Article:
LODISH Harvey F.
Dr. Lodish is a Founding Member of the Whitehead Institute for Biomedical Research and Professor of Biology and Professor of Biological Engineering at the Massachusetts Institute of Technology.
He is a Member of the National Academy of Sciences, a Fellow of the American Association for the Advancement of Science, a Fellow of the American Academy of Arts and Sciences, a Fellow of the American Academy of Microbiology, and an Associate (Foreign) Member of the European Molecular Biology Organization.
Current efforts of his research group focus on identifying genes and extracellular signals that regulate red blood cell development, and elucidating the roles of many long non-coding RNAs (lncRNAs) that are essential for the differentiation and function of erythroid and myeloid cells, and others essential for formation of white and brown adipose cells.
Most recently his laboratory developed culture systems for generating mature human red blood cells from hematopoietic stem cells. With Flagship Pioneering he founded Rubius Therapeutics, a company that uses gene- and enzyme- modified red blood cells as vehicles for the long- term introduction of many novel therapeutics, immunomodulatory agents, and diagnostic imaging probes into the human body.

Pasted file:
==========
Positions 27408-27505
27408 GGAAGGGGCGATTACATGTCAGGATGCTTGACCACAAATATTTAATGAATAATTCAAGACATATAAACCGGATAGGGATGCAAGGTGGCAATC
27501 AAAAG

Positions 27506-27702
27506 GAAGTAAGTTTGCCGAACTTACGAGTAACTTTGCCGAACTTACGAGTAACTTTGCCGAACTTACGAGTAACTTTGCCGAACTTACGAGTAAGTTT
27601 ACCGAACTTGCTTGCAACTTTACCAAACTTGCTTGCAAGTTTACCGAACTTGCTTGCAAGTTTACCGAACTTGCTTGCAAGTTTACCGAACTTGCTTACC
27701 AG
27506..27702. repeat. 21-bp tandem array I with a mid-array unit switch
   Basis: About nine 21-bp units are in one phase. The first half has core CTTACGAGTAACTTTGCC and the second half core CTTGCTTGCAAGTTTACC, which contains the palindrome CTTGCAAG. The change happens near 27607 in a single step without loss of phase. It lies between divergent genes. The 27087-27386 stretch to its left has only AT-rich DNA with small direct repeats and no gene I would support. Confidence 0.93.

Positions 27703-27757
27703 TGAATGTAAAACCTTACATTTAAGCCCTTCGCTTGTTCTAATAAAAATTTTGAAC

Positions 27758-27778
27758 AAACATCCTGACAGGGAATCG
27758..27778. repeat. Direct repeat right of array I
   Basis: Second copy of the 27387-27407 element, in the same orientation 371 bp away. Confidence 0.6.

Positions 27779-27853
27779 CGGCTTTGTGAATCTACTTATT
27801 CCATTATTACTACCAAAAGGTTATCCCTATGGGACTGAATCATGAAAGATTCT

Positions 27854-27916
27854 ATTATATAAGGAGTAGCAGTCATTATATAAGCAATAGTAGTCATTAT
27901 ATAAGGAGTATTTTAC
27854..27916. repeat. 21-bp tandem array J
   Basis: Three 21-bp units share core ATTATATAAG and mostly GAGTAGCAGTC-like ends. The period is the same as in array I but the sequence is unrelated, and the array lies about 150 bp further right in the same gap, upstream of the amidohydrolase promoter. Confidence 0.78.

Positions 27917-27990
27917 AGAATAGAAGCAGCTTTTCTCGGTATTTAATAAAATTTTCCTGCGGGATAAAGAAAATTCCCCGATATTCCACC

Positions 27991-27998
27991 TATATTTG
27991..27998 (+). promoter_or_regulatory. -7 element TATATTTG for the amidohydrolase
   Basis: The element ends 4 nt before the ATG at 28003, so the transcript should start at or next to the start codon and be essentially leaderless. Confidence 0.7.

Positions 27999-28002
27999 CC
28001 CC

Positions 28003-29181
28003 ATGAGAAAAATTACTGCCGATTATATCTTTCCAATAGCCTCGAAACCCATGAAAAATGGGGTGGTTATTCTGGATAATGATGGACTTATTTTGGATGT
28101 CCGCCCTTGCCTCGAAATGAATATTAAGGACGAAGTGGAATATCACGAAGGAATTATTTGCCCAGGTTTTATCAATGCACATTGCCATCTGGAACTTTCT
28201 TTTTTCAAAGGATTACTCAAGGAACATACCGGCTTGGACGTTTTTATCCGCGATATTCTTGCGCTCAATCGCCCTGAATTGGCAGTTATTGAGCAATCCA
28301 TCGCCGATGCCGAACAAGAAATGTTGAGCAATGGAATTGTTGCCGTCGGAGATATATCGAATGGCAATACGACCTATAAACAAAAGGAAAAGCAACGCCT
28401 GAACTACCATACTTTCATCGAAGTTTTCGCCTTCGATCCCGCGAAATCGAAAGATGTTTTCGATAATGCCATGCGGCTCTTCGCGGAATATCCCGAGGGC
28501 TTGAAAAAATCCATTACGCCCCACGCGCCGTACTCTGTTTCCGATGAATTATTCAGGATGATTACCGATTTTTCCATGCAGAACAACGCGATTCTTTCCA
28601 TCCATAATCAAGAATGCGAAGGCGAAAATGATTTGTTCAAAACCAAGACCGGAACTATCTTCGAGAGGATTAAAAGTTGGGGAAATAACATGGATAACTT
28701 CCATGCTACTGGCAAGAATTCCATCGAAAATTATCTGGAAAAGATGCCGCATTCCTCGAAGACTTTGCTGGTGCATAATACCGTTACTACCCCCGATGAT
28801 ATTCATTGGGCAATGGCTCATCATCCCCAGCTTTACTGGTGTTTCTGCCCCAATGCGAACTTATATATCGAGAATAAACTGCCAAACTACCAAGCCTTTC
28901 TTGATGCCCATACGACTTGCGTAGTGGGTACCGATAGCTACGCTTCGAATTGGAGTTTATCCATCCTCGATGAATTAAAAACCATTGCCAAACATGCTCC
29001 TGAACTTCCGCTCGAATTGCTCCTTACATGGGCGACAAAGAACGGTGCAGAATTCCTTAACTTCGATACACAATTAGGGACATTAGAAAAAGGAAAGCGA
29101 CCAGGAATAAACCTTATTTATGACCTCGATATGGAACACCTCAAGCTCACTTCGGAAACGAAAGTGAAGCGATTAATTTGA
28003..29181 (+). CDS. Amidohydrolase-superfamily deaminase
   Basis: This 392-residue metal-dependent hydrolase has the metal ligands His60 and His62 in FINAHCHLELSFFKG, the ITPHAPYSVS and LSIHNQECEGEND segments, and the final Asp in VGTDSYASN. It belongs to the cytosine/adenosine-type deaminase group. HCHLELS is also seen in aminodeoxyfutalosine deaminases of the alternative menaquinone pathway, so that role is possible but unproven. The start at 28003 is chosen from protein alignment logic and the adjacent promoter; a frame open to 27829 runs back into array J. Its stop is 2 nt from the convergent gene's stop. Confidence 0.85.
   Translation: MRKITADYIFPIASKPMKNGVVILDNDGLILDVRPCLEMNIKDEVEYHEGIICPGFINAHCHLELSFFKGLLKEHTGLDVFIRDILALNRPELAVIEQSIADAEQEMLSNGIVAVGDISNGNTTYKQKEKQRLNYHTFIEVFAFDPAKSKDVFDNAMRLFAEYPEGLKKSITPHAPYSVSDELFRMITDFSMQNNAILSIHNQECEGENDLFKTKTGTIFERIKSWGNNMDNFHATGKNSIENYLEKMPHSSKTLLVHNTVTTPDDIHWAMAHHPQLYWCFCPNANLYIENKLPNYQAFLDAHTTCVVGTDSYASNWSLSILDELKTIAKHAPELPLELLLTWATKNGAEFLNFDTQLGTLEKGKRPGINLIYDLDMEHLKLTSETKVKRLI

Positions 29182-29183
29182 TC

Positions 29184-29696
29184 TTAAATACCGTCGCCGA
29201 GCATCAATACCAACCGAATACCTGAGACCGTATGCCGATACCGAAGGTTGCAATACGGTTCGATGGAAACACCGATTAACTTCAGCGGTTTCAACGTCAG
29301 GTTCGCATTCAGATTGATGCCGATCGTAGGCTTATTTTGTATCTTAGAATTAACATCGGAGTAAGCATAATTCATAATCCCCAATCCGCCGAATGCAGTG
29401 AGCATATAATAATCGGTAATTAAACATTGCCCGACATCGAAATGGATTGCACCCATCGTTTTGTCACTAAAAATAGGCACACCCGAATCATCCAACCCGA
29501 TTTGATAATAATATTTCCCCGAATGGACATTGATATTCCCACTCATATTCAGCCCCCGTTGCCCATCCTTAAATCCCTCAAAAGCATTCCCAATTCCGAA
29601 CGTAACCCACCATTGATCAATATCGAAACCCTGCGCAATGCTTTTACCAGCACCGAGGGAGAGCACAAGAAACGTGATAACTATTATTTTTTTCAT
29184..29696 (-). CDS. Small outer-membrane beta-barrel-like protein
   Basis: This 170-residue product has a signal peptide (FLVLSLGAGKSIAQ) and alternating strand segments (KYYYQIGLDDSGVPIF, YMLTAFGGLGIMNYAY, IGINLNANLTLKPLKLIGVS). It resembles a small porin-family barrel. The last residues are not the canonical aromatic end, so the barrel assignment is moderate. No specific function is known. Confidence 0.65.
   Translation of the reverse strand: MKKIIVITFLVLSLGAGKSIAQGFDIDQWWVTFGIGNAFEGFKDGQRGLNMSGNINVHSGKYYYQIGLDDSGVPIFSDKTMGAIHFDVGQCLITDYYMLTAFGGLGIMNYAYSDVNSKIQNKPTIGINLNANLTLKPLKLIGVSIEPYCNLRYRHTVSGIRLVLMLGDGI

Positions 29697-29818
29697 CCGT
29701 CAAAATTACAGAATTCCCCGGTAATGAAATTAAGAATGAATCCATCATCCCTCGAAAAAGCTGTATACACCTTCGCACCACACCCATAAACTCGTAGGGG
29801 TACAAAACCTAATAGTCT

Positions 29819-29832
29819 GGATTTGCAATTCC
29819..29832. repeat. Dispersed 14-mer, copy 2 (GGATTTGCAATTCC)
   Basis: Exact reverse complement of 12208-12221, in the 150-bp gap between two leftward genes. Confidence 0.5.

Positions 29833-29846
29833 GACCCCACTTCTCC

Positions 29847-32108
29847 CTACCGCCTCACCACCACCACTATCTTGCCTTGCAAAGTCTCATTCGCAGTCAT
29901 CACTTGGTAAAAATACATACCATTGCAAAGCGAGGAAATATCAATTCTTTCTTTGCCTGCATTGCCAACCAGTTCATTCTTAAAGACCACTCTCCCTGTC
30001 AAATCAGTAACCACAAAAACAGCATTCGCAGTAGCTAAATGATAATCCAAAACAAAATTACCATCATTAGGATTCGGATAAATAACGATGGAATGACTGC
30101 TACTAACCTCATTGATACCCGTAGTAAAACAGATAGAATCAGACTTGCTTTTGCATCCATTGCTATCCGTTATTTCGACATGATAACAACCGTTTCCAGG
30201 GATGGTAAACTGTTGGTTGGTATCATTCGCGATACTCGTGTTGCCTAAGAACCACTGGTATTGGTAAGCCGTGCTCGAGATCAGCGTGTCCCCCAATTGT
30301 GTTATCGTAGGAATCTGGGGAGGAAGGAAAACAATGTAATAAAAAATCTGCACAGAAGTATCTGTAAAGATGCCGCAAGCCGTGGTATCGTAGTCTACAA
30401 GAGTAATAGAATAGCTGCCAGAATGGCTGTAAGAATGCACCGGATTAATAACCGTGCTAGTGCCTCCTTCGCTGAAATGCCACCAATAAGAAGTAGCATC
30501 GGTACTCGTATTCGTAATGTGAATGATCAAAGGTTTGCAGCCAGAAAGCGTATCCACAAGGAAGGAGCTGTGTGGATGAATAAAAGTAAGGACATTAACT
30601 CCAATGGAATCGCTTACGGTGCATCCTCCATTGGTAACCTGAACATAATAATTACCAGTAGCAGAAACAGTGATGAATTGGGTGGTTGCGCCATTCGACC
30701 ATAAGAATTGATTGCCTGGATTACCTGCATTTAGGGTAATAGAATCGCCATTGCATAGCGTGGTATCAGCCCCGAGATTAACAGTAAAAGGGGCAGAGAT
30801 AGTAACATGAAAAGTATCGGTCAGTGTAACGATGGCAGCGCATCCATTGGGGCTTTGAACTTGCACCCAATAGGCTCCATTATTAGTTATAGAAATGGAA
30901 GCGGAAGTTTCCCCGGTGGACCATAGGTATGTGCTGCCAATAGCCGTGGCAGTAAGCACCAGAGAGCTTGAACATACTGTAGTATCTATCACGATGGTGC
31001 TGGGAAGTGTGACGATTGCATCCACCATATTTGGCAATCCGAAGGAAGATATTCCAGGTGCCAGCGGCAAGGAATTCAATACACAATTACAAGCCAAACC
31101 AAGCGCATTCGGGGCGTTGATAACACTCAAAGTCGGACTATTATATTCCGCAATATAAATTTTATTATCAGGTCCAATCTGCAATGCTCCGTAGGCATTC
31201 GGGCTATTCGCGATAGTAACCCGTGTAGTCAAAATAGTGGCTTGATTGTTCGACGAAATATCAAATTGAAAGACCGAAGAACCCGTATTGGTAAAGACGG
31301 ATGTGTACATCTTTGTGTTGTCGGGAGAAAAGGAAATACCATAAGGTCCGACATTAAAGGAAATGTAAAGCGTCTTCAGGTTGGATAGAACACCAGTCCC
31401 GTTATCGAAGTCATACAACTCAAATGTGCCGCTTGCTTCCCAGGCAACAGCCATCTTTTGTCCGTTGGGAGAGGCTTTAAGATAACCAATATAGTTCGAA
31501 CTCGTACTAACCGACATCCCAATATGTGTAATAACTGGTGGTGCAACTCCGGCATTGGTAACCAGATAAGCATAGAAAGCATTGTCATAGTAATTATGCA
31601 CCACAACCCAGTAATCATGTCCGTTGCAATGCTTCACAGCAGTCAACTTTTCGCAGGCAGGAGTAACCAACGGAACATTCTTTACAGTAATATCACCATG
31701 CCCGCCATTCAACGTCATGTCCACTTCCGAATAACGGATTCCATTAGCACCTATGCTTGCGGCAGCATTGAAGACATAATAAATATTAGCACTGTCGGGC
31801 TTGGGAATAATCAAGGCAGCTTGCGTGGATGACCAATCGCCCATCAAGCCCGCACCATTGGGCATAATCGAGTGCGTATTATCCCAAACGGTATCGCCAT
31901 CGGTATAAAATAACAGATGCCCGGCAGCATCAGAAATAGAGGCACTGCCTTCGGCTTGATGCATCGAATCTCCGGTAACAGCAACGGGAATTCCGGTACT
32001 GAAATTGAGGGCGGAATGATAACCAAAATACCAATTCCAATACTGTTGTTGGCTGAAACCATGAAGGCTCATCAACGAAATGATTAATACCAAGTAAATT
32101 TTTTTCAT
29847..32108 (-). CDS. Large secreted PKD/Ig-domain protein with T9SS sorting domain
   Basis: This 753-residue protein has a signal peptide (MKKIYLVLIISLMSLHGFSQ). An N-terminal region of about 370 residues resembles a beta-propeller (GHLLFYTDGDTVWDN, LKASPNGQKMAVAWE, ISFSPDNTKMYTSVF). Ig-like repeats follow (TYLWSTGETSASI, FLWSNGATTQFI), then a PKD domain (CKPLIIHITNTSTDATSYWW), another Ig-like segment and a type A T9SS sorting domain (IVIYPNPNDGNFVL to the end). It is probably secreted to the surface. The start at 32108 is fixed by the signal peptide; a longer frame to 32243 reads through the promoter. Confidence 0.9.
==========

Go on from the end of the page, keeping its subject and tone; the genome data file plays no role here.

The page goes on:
Dr. Lodish is a member of the Board of Trustees of Boston Children’s Hospital, where he is Chair of the Board of Trustees Research Committee. From 2008 to 2016 he was the Founding Chair of the Scientific Advisory Board of the Massachusetts Life Sciences Center, the group charged with oversight of the state’s 10- year billion investment in the life sciences. He was a founder and scientific advisory board member of several companies including Genzyme, Inc., Arris Pharmaceuticals, Inc, and Millennium Pharmaceuticals, Inc., and has served on the scientific advisory boards of numerous biopharmaceutical companies.
Dr. Lodish is the lead author of the textbook Molecular Cell Biology; the eighth edition was published in April 2016; the book has been translated into 12 languages. During the 2004 calendar year Dr. Lodish served as President of the American Society for Cell Biology.